Russell was in Europe for the next six weeks. "One point," I said

cryptically, waiting to fill any question with one of my own. Instead,

Rheta arched her eyebrows, smiled, and asked "You a Player?" I answered

a cheerful "Yup" and asked her how she was doing. I didn't expect a

precise score, and was not surprised. I did take the time to give her

some advice. "Ones and Twos do not a big winner make." "How would YOU

know?" came her riposte, then laughed and said that the President has a

full house, and I could probably rack 'em up. She pressed the button on

her desk that unlocked the office door, smiled, and winked. I smiled

back and twinkled.

 

Bill's face split into a broad smile as I was ushered in, not noticing

that I carried neither equipment nor laptop, just my pocketbook.

"Gentlemen, here is the man who will send the stock soaring. When news

hits the market of our stunning success, you will all see your

investment reap untold rewards. I fully predict that each of us will be

upgrading country clubs in the near future!" This was met with drinks

raised, cheers, and congratulatory pounding of backs throughout the

large room. After a long minute, President Russell motioned for

silence, and then all eyes turned to me.

 

I smiled. "Obviously you have been celebrating here for quite some

time." This was met with more cheers and smiles. I waited until it

quieted down. "What I mean is that, well, at lunch several hours ago in

the cafeteria I was the center of attention from what seemed like most

of middle management. I was quite surprised to see so many suits in the

cafeteria! They had heard of your meeting, today, and cornered me to

hear the good news." Clapping, much laughter and jostling, amid hushed

comments of stocks-are-up-already.

 

"Err, what I mean is, stocks have plummeted. Nearly rock-bottom. I

already told them hours ago that the trial was another miserable

failure. It will never work as planned. Word must have gotten out. I

guess nobody here has checked their stock market readers..."

 

The stunned silence lasted only a brief moment, then shouts from all

corners of "RUSSELL, you will PAY for this" "I'll never do business with

you again," "I'll see you in court, Russell," "You will never work

again," and more. Russell red faced and shaking. I laughed.

 

I was caught totally off guard when President Bill Russell leaped out of

his chair, knocking over the podium, and wrapped his delicate hands

around my throat. It was my last memory.

 

 

 

Perfume. White....gauze? Strapped...down. Sore throat. And neck.

Can I...hear...? The mists cleared somewhat, and it was Rheta. "Don't

try to move, you have an IV in your arm. You're OK. You're in the

hospital."

 

I cleared my throat, twice, then managed "Hi, Rheta". Some of the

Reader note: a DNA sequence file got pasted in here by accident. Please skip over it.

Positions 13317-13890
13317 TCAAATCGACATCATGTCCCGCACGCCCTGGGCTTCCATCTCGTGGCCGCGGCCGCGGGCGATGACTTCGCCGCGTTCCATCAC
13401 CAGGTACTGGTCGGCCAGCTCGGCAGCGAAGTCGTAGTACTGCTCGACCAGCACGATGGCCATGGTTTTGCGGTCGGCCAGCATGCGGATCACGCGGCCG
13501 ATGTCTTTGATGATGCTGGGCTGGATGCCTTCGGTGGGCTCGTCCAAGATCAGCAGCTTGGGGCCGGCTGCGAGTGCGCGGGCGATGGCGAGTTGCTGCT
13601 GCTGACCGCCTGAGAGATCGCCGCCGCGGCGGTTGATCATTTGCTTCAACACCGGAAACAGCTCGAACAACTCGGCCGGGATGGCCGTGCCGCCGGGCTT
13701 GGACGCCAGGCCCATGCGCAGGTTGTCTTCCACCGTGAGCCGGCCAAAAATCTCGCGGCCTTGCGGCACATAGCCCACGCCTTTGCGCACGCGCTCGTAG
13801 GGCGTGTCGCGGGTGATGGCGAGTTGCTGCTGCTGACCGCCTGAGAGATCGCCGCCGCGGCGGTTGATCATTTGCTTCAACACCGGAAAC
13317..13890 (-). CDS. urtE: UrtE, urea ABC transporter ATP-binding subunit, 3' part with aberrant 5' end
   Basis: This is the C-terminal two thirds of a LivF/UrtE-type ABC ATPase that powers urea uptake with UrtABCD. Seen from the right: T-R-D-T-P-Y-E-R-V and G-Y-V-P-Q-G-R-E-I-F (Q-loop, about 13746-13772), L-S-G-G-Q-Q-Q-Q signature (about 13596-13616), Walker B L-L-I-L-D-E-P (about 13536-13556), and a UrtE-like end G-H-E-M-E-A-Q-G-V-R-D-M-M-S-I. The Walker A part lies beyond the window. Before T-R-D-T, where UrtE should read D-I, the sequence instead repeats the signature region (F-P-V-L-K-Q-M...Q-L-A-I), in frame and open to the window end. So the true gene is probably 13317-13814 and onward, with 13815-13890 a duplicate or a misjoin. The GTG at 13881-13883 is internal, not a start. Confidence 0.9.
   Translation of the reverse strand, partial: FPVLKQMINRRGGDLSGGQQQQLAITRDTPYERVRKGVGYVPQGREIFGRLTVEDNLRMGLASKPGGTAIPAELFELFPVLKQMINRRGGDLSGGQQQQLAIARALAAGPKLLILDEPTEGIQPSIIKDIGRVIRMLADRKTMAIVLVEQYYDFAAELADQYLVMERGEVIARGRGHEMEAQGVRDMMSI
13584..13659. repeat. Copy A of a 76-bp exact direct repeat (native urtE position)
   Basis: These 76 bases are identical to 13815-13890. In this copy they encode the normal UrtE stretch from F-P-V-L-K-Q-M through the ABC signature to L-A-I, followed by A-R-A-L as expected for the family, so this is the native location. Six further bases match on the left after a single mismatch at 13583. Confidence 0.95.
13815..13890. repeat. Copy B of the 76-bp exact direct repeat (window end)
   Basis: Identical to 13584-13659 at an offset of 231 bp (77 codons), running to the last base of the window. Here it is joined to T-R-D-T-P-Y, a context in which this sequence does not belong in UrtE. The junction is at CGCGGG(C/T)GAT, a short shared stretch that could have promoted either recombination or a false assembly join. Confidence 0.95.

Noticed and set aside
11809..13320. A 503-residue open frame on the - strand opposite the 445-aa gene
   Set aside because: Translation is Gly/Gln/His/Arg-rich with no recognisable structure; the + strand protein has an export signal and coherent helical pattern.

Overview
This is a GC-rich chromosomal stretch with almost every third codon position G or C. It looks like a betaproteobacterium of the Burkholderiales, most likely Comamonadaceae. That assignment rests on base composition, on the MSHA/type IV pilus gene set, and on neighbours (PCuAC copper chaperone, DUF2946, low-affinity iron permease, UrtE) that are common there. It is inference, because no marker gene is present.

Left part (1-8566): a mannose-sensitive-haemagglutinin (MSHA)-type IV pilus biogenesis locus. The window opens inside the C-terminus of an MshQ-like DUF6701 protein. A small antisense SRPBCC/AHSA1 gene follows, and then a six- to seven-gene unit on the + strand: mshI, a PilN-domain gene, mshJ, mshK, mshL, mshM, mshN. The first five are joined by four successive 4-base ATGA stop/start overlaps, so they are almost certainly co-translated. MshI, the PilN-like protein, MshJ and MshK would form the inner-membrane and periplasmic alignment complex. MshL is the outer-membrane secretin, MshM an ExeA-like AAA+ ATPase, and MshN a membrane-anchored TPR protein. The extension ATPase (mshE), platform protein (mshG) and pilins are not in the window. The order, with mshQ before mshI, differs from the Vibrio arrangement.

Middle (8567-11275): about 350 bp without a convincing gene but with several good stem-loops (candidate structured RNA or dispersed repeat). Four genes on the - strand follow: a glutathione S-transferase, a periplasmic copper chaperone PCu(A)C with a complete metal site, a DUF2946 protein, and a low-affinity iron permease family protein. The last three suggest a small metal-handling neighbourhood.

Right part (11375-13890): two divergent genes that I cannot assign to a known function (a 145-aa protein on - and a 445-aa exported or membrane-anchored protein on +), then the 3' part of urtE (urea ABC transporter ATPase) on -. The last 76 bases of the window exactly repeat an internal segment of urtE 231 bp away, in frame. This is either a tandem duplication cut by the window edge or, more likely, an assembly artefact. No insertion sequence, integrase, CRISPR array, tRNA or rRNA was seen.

meeting came back. "What happened?"

 

"What Happened? Mr. Russell tried to kill you, that's what happened.

Don't you remember?" Her eyes were shining with a strange light,

looking for all the world not just in awe but in admiration. I tried to

shake my head, but my neck...

 

"He did. He actually tried to kill you. He would have, too, but he had

a massive heart-attack. He's in this hospital too, in intensive care.

I heard what happened from the group in his office. They told me what

you had done. They were furious." Still that gleam in her eyes.

 

I managed a smile as I remembered.

 

"I called the ambulance," she said. "I found your book. You are

reverand."

 

I smiled at her as my eyes danced, and said "Yeah, big Player. You know

me now." Then I added "Not too many points lying here, though." I

closed my eyes. Groan.

 

"Oh no, not at ALL. I contacted the board last night and reported your

points."

 

My eyes snapped open.

 

She actually blushed. "I found your book, right? They are compiling

the Quarter now anyway, and I didn't know how long you would be in

here."

 

"I told them about your last Play. My God, no one had EVER heard of

anyone actually trying to KILL over a Play! You were awarded..."

 

She cleared her throat. "Well, it's just unbelievable. You are six

thousand points in the lead. You have the YEAR tied up. Completely.

Incontrovertibly. Player of the Year."

 

 

Rev. Random the Other

 

Perhaps twenty years ago I read a story about The Game, much better

developed than what I wrote here. I have asked around for years, but no

one has ever seen the original. Tonight I decided to write my own

version, just so. If anyone has any information regarding a similar

story, PLEASE email me - not at this, which is my work address, but at

reverand@mindspring.com.

 

ps - Talk about the perfect job....